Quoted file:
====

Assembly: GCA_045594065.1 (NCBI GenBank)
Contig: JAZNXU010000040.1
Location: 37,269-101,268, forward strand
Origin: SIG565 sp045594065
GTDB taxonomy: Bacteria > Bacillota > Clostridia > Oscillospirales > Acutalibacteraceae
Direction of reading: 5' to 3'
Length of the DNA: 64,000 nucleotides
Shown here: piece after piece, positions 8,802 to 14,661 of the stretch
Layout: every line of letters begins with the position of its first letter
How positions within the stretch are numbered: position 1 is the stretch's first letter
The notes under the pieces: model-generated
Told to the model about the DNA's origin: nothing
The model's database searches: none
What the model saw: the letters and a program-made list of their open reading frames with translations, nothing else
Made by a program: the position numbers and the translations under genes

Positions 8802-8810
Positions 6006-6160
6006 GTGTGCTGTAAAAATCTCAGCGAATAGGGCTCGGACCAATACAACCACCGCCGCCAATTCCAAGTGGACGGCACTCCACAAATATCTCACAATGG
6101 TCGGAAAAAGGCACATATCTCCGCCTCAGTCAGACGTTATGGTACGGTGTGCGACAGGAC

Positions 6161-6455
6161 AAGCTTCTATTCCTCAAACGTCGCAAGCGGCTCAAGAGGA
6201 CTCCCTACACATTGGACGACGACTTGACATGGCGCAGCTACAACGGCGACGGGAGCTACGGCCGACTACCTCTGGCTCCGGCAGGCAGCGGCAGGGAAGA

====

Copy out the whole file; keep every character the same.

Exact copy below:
Assembly: GCA_045594065.1 (NCBI GenBank)
Contig: JAZNXU010000040.1
Location: 37,269-101,268, forward strand
Origin: SIG565 sp045594065
GTDB taxonomy: Bacteria > Bacillota > Clostridia > Oscillospirales > Acutalibacteraceae
Direction of reading: 5' to 3'
Length of the DNA: 64,000 nucleotides
Shown here: piece after piece, positions 8,802 to 14,661 of the stretch
Layout: every line of letters begins with the position of its first letter
How positions within the stretch are numbered: position 1 is the stretch's first letter
The notes under the pieces: model-generated
Told to the model about the DNA's origin: nothing
The model's database searches: none
What the model saw: the letters and a program-made list of their open reading frames with translations, nothing else
Made by a program: the position numbers and the translations under genes

Positions 8802-8810
Positions 6006-6160
6006 GTGTGCTGTAAAAATCTCAGCGAATAGGGCTCGGACCAATACAACCACCGCCGCCAATTCCAAGTGGACGGCACTCCACAAATATCTCACAATGG
6101 TCGGAAAAAGGCACATATCTCCGCCTCAGTCAGACGTTATGGTACGGTGTGCGACAGGAC

Positions 6161-6455
6161 AAGCTTCTATTCCTCAAACGTCGCAAGCGGCTCAAGAGGA
6201 CTCCCTACACATTGGACGACGACTTGACATGGCGCAGCTACAACGGCGACGGGAGCTACGGCCGACTACCTCTGGCTCCGGCAGGCAGCGGCAGGGAAGA